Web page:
Okay for the test ride today up blood mtn and the roads I usually travel on in my mountains. First thing I noticed is the quickness of the on off throttle responce in all three mods.Its worse! I mean when I let off the gas it feels like the engine shuts down. I thought from what ive been reading that all three mods smooth out from on - off throttle action? IM Not happy with that at all. Its less extream from std,A,B mode like stock, just more abrupt. Now im only running a slipon exhaust and a BMC air filter. Oh , the intake roar is alot louder and meaner than stock and has that nice cross plane intake roar, Im sure this beast is breathing better now. That BMC race filter is about half as thin as the stock filter material.

Now for the rest of the engine responce, If you thought your FZ10 pulled before, It will now pull like it has the advertized 160HP. Im not a wheelie guy, so I little by little wacked the throttle open in first and second and YEP she goes up quicker than before. When I did a few wide open runs I noticed my new red line when the rev limiter kicks in is now 12,500 RPM'S. My FZ10 definitly has more pulling power from about 4K's on up. I do notice some times there is a slight flat spot I never had before in standard mode in a low rpm high gear rollon I never had before. If I'm in A or B mode its very minute. I did a couple of 6th gear B mode rollons from 60-80mph and it definitly is quicker than stock was to me.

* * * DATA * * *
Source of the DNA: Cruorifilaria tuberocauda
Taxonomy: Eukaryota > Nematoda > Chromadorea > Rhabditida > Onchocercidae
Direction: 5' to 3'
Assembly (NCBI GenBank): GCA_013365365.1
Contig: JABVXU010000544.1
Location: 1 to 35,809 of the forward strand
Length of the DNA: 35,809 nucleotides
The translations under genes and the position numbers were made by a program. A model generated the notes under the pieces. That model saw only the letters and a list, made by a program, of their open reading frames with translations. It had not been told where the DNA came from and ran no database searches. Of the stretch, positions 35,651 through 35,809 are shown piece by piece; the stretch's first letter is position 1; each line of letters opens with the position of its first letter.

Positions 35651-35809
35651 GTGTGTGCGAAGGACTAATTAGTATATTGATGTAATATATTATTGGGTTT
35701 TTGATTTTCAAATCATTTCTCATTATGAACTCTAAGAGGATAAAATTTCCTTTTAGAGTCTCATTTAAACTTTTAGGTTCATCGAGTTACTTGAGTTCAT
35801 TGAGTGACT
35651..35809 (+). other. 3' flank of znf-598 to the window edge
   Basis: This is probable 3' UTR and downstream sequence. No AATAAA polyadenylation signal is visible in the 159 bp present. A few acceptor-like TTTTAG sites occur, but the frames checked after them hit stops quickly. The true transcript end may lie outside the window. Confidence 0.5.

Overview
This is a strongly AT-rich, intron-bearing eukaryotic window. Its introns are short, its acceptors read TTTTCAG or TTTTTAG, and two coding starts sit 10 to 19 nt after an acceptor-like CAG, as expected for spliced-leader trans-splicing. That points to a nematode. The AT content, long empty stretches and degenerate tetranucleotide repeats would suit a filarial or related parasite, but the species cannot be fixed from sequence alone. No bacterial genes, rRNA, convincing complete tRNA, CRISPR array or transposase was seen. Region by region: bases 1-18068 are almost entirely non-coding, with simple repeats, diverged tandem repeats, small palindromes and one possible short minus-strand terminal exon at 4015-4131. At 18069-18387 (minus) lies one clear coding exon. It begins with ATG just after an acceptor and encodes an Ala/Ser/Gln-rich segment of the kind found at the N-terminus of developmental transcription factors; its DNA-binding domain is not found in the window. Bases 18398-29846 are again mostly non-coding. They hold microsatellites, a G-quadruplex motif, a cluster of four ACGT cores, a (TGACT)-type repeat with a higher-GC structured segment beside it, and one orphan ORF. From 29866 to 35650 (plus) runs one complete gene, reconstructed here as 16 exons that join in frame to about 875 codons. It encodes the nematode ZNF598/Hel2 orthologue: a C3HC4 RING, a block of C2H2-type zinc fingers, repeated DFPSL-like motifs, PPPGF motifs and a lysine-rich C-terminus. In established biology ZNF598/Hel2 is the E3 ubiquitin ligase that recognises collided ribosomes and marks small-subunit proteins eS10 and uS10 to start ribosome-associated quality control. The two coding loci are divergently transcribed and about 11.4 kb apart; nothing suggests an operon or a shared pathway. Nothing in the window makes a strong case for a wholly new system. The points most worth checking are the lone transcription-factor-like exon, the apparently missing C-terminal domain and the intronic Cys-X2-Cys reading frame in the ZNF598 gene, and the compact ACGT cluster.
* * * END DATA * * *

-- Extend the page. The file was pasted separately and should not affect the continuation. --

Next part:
Gas mileage seems to be the same. So its not worse, but wouldn't be suprised if its slightly better if I lug it for a gas mileage run. That will be a later test.